good: Cheap, add some Bulldog adhesion promoter and black primer, you're ready for a chrome spraypaint finish,looks pretty nice w/ costume and can be aged for period stuff. you may find a matte clear spray here and there gives a more realistic finish, a little age on the edges sells well.
for little detail stuff,epoxy putty works well, also in paint dept.
How we did it:We used birchbox 1328 Silicone molds with fitted dowel pins (similar to this, but full box, for the mold (different type of urethane) to keep the weapons from warping(a straight weapon sells best) with slide clamps (can be found cheaply, for a sword about 30-36" long get 10 or make larger clamps with 4 clamps and two pieces of 1 by 3 glued/screwed at 45' The material we used to cast was a urethane foam, already black, then referred to as F-60 or F-80, sold by pound viscosity/density 2lb softer than say 6lb, etc. I believe this is Silpak's version, you should talk to them about it, definitely.
use an aluminum armature, flat stock cut to fit 1/8 inch beaneath surface works better than wire, but heavier aluminumwire ball peined flatter worksish. kinda bendy. meh.
Someone mentioned a reaction with copper years ago but I don't remember what. Keep away from moisture, though.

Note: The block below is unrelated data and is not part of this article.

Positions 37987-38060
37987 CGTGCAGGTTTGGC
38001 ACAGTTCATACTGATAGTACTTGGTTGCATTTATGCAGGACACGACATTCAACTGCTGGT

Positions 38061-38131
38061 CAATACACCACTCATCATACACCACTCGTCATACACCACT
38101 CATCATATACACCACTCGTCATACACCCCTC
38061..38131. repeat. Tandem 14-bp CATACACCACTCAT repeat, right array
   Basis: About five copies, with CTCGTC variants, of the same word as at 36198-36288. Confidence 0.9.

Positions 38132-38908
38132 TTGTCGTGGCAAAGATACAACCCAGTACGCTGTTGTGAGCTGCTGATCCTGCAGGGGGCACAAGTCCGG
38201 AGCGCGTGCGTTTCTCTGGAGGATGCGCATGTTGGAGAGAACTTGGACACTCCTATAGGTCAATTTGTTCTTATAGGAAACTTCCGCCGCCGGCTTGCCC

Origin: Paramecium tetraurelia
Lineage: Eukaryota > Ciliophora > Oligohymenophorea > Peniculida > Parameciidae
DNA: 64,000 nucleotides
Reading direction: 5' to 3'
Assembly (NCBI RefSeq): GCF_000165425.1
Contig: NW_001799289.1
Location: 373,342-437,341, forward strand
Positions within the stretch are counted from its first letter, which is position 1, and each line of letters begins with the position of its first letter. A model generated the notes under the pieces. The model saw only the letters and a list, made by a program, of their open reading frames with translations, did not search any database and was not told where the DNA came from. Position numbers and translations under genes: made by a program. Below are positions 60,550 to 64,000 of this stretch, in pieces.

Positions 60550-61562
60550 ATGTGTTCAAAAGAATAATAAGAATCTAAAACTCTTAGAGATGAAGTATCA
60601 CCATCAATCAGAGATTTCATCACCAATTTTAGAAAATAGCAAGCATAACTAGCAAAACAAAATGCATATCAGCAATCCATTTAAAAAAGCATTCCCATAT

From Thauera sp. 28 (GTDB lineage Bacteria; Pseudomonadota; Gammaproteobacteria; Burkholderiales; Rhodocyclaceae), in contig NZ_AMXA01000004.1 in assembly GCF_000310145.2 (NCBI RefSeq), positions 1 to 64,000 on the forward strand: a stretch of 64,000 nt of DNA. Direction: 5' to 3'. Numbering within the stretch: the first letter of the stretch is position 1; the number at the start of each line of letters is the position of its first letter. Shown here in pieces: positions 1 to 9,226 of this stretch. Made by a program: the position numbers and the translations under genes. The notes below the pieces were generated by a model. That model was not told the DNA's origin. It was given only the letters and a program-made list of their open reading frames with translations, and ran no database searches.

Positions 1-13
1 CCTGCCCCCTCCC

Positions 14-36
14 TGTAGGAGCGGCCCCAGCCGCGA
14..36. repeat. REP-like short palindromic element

Now I know you don't like buying online, but these folks (Silpak) are one of the ones most of the professional monstermakers and propmakers use, and they're helpful and cool, especially if you're specific.. If you tell them what you're trying to do and how far you want it to go, they'll set you right. plus I think they're mail order only anyway.
Another more inexpensive way to go- get aluminum flat stock about 1/4" thick and use it with a sculpted/ molded handle or even cherry/hardwood and you can work it with grinders/hammers/anvils/sanders/woodchucks/logs/dremel, etc, make it full tang and drill/rivet on a guard of your choice .
Aluminum works about as easy as wood, and is able to be polished and patina-ed many ways
Actual metal almost always looks better than a paint job, and a few metal pins through a well finished handle also do it nicely a lot cheaper than a lot of things.
If you don't have to cast the blade, it's the easiest and cheapest no matter what.
you can also cast the handle around it in many things cheaply, including a mix of Bondo and fiberglass resin with both catalysts at a moderate levels , this gives you a little more grog and sand/paintability. you can also sculpt/ cast guards and pommels as fiber-backed shells separately from and attach them with rivets (grommeters/riveters in tool corral at despot.but please buy local if you can.Copper ones look great with dark woods for swords.
Your local hardware store is a worthwhile part of your community, and with the way things are, it's time to value community, and cooperation.
We can survive better working together. Lecture over. ;p
There are some great Dover books on metalworking and heraldry you can have sent to the bookstore of your choice, and if you like the aesthetic of Ren Faire, chances are if it's metalworking, woodworking or moldmaking, regardless, you are going to value your own a lot rather than the 65 dollar replica company version.